Bon Voyage shindig
Feb. 09, 2002
Ocean Planet People,
If you didn’t make it to our Bon Voyage shindig last Sunday at the Encinal YC, you missed a GREAT party. Just ask anyone who was there!! I’m also happy to say the surprise guest musician got a very flattering response…;-)
The show of support from so many local sailors was overwhelming, what a boost that gives me. Which I really need, since I haven’t slept much since the last few days….
We’re all ready to go….NOT!
Actually, Ocean Planet is as ready as any other boat, I’m just kinda maniacal about preparation. Fortunately we will be sailing a lot of miles with crew before I do the qualifier for the Around Alone….so there will be time to keep dialing things in. As the saying goes, you are never done with a boat.
It sure helps when you have dedicated helpers, and also if you know who to call when you need the best people. This is one of the (rather few) talents I have garnered from 20 years in the SF Bay area sailing scene…I know who is good! Which reminds me, there are few key folks that I forgot to mention in my last update who have been helping out:
Liem Dao: Liem of LTD Marine is the local god of electrical systems and fortunately for me a great friend and dedicated supporter. Without his help I don’t know what I’d do!
Jason Winkel of Argo Rigging: Jason has put in major hours on OP, much to the dismay of his regular clients. Good surfer, too.
David Brayshaw: David Brayshaw is the creator of “Local Knowledge” marine software (http://www.goflow.com/) and “Force 4”, a brilliant routing software suite that has a number of interesting new features. I can’t wait to get sailing and get more familiar with this and some of his other products…
Marilee Schafer and Don Melcher: Marilee of “Waypoint” and Don of “HF Radio on Board” have been long time supporters, going back to my “Rumbleseat” days. Amazing, considering my constant niggling questions to them….
And also I want to give a special thanks to Svend Svendsen of Svendsens Boatworks. I started working for Svend in 1980 and stayed for him until the end of 1999. Svend has always believed in me even if he thinks I’m crazy, and he let me race his own boat “Svendle” in my first singlehanded race in 1984(?), which I won. Over the years he pretty much gave me free rein with the rigging shop. I’m proud to say “my” shop was very successful, and it still is. I raced with Svend a few times on his beloved Folkboats, and on Svendle in an Ocean race to Catalina. In 1996 he and the boatyard really supported me and my beloved Rumbleseat: in the the Singlehanded Transpac race to Hawaii (Won it!)
Rumbleseat is now in Tortola, perhaps I’ll get to go see her while we are in Antigua.
In 1998, Svend let me and my friend “JP” Jim Plumley take his new sportboat “Azzura” doublehanded to Hawaii in the Pacific Cup race, where we were first in our division. When I left Svendsens to do this “Open 60” thing it was beyond the level of what Svendsens could sponsor, but Svend, his son Sean, and everyone there has been tremendously helpful. I definitely still feel like part of the family there.
Fyi, here is our schedule on Ocean Planet for this spring (all arrival dates are guesses, of course):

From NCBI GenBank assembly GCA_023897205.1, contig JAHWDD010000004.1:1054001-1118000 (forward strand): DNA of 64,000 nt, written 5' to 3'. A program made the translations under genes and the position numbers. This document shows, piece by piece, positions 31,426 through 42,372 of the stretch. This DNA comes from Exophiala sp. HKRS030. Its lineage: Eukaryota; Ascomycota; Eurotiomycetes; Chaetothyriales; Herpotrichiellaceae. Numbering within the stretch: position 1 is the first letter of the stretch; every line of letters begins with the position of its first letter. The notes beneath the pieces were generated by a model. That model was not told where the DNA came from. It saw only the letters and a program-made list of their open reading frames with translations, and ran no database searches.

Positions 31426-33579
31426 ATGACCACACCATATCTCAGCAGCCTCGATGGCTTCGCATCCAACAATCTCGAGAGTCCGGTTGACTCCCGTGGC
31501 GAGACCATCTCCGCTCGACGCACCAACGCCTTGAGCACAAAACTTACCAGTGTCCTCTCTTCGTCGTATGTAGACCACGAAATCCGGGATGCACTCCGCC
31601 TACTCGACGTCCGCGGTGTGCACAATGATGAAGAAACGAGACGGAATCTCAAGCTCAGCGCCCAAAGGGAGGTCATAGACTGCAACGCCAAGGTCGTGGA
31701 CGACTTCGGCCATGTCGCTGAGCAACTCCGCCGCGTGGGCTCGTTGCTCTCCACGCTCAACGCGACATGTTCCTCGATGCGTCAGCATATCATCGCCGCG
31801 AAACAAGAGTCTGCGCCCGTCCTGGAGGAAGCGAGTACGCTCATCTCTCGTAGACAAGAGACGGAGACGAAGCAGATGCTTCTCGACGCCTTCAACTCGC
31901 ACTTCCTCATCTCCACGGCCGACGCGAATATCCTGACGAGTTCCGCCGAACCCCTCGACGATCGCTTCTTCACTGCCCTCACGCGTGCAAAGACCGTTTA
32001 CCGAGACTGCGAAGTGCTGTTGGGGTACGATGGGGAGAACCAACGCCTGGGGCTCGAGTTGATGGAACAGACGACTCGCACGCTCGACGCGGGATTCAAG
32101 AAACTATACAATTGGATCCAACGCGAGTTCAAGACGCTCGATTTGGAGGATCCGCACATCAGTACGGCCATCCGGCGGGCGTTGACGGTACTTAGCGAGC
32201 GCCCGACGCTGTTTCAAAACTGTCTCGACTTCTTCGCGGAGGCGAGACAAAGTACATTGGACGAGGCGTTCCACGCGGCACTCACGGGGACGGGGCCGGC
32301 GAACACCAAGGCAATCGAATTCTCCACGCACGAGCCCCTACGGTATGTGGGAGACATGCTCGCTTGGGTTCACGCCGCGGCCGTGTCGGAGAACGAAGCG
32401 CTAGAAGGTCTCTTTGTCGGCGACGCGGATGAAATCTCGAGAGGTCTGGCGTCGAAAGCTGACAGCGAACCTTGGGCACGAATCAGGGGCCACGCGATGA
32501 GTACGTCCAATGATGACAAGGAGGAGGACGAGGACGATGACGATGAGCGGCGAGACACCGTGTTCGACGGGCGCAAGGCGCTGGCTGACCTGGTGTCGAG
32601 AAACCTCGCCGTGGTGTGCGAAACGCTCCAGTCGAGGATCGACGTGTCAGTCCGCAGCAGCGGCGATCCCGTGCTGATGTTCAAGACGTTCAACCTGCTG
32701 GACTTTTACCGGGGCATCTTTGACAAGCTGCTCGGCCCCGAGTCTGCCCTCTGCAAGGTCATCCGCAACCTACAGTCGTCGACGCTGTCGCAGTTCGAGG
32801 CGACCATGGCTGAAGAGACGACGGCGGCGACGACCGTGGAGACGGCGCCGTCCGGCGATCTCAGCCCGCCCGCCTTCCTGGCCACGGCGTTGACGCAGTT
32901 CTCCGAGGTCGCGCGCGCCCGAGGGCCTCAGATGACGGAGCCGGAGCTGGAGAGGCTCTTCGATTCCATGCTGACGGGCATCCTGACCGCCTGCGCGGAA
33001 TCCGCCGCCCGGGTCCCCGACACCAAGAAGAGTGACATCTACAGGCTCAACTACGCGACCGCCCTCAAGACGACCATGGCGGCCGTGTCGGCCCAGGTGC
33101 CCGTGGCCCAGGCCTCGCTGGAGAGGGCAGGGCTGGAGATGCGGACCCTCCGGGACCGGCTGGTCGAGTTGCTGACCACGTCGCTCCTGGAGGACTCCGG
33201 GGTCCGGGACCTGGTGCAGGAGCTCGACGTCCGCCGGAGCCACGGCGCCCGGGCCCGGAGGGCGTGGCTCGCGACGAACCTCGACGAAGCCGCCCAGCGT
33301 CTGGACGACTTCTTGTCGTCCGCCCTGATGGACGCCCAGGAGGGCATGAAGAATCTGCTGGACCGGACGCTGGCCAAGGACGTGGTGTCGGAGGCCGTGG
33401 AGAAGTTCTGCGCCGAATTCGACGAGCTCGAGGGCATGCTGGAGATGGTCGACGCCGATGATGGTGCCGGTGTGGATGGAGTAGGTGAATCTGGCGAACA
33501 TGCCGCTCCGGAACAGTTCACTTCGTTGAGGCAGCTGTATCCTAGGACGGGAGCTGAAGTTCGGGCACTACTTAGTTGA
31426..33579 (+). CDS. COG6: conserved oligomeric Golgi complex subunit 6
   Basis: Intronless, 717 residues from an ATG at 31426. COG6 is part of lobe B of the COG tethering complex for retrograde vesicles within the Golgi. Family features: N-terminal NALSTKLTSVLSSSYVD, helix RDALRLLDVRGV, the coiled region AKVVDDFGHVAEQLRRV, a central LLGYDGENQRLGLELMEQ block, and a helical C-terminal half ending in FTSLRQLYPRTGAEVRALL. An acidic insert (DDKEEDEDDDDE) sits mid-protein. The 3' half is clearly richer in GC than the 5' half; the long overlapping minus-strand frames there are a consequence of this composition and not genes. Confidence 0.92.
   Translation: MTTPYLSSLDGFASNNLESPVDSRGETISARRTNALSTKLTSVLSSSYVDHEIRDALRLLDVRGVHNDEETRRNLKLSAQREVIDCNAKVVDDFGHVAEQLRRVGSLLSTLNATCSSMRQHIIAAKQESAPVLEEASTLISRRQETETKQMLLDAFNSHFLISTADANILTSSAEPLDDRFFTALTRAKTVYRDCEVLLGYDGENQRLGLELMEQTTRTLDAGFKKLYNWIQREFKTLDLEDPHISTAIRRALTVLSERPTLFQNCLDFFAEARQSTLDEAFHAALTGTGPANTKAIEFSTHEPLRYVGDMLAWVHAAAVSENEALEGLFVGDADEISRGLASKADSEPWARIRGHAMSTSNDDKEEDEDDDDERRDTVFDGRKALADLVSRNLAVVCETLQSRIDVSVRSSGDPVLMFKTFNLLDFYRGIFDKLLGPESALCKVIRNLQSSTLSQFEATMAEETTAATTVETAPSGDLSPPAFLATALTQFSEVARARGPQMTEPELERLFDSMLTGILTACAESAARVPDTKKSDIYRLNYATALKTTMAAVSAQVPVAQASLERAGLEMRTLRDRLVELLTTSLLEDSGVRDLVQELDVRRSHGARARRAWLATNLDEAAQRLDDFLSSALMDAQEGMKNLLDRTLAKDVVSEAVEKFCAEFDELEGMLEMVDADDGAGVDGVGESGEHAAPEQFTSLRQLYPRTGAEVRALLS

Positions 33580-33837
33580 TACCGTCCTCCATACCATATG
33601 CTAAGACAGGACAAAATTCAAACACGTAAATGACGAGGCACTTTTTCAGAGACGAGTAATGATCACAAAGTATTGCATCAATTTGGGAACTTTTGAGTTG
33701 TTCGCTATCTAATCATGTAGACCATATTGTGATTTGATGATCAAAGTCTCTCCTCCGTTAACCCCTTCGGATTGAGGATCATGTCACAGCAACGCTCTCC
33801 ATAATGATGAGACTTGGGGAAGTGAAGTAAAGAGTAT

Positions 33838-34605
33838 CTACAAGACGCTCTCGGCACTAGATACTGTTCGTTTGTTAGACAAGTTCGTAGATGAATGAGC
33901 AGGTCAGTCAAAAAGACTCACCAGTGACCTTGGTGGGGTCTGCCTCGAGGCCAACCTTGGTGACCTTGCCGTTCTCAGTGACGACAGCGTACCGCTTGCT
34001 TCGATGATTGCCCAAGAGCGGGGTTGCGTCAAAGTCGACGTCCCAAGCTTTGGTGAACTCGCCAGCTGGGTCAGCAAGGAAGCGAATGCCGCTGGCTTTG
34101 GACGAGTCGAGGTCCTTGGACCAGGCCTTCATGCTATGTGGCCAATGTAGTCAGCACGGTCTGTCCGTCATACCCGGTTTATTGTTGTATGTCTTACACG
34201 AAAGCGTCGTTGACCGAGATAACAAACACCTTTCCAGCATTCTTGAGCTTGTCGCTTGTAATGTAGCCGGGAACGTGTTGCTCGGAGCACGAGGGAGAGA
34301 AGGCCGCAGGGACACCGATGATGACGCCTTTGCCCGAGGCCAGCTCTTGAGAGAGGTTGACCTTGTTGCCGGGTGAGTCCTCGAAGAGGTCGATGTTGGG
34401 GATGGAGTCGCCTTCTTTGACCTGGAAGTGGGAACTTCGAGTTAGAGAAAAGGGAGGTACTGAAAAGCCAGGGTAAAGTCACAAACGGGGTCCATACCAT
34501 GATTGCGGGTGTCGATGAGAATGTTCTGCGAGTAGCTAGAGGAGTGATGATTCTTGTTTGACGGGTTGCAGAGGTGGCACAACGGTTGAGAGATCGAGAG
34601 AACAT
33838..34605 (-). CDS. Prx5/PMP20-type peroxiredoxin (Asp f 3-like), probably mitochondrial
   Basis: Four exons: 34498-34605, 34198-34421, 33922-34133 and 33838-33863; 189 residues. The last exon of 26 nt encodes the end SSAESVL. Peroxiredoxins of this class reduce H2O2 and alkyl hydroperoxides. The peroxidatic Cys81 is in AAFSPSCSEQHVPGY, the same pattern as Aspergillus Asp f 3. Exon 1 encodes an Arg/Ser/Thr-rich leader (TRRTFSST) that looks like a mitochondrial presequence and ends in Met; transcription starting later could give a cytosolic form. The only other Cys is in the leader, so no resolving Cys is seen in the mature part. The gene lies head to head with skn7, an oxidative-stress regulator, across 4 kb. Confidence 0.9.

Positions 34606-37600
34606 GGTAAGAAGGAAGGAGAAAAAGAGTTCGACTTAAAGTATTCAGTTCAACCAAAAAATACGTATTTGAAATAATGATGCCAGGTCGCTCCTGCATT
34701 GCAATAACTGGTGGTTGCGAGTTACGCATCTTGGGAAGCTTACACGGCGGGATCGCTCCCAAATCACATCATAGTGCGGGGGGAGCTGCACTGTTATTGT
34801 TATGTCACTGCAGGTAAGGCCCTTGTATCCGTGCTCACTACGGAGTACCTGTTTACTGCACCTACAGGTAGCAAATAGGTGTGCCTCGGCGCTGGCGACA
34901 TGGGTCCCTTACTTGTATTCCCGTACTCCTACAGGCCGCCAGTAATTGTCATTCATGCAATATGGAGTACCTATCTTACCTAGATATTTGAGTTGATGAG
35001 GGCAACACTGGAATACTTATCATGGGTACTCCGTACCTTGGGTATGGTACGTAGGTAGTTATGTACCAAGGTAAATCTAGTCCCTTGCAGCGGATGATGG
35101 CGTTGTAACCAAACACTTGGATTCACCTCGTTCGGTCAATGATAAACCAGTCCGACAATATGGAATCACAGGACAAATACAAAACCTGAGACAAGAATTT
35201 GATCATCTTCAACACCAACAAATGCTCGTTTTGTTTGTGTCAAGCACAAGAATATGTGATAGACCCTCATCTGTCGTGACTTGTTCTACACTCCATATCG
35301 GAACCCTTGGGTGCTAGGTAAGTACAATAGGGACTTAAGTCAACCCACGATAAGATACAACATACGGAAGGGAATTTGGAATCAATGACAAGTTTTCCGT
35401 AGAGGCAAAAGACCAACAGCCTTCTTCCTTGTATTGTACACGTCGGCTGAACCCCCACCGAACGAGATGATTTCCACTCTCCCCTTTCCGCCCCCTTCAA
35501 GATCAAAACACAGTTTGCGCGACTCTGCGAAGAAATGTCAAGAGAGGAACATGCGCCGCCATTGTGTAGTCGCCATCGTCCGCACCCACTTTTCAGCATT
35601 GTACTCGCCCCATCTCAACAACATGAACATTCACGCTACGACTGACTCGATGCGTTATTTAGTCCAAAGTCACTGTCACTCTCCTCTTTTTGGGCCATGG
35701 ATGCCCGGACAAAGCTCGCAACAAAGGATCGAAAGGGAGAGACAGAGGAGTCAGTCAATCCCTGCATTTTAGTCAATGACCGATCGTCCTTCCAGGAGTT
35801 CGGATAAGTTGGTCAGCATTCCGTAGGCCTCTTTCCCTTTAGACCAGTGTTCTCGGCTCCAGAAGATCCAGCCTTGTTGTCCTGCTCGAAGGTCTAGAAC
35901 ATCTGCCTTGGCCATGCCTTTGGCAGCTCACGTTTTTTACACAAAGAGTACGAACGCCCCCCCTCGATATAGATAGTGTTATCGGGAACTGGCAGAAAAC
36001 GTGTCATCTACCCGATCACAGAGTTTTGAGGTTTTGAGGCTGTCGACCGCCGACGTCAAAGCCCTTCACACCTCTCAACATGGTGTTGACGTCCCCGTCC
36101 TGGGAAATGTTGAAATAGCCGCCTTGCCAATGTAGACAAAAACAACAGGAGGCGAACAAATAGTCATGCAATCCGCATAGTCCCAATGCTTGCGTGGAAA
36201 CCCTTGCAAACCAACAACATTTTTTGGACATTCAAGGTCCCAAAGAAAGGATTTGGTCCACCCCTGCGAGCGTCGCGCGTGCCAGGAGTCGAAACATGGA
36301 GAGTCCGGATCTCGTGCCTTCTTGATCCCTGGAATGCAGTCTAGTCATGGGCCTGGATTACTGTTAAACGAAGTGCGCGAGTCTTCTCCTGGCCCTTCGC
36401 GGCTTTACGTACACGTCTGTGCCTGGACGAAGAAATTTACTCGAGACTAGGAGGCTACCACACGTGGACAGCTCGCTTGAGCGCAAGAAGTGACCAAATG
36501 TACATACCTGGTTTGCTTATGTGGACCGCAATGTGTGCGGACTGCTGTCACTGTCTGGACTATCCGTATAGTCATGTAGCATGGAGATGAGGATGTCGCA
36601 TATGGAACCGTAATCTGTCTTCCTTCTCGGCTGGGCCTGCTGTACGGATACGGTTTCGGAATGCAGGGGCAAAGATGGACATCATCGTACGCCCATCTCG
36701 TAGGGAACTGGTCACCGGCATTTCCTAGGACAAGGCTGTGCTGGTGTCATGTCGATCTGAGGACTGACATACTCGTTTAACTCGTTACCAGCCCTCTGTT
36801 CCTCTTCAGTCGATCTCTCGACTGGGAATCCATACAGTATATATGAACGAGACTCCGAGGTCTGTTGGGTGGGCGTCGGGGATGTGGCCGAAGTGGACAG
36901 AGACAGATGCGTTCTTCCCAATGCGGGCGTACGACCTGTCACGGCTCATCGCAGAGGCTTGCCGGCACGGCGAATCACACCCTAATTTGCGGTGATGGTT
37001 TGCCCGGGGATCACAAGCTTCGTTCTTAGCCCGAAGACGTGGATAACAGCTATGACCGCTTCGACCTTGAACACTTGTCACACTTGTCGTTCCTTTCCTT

San Diego to Puerto Vallarta (the “PV” race): Feb 23 to 28.
PV to Panama: March 3 to 15.
Panama to Antigua: March 20 to April 5.
Viewing of Antigua classic regatta: April 18-23.
Racing in Antigua Sailing Week: April 28-May 4.
Antigua to Charleston: May 6-13.
East Coast schedule is being planned, we need to hit the boatshows and events where we can hopefully garner the support we need for my transatlantic qualifier and the Around Alone Race, which starts September 15th. Stayed tuned to these updates for details.
I will be sending daily updates out during the PV race, the posting times will vary. Keep an eye on http://www.sailinganarchy.com/ for my reports (and additional commentary….).
Ocean Planet – Update – Puerto Vallarta Race Update
Feb. 26, 2002
Hi Mates!! You know I got on board in SF to head to San Diego with a sack of oranges from my back yard, and obviously all the other boats have apples. Welcome to Open 60 racing. On the one hand, it’s frustrating to be grinding against these boats that have been optimized for moderate conditions, on the other, it’s great for us because we’ve been able to really focus in detail on trimming in running conditions to optimize Ocean Planet.
For instance, in light air running, when you’d think that you should throw all weight overboard, we are faster tanked up with water ballast and sheeted in hard. The trick is to go as fast and high as possible on the apparent wind. Takes some getting used to for our crew (I can’t drive all the time…). With more wind you can ease the sheets and even dump ballast as you square up. Last night was beautiful, with a full moon and warm, moderate air. At one point we flew by a boat from the fleets that had started in the days before us like they were standing still. What fun, they must have wondered: “Who in the heck is that!?”
Today’s morning sched put us in a good mood. While not caught up yet with Merlin and Magnitude, we have put away the SC 70’s and TP 52’s and are sailing fast. This is in spite of having our big kite flying from the upper genniker halyard which is almost 10ft lower than our (now missing) masthead halyard. Yeah that was our Saturday evening entertainment. A full-on shrimp which Steve Hodges heroically managed to reel in and organize. We had to re-set from our jenniker halyard, and in the course of heading up to straigthen things out, “lost” a garden full of kelp that we’d been carrying as passenger since early in the race.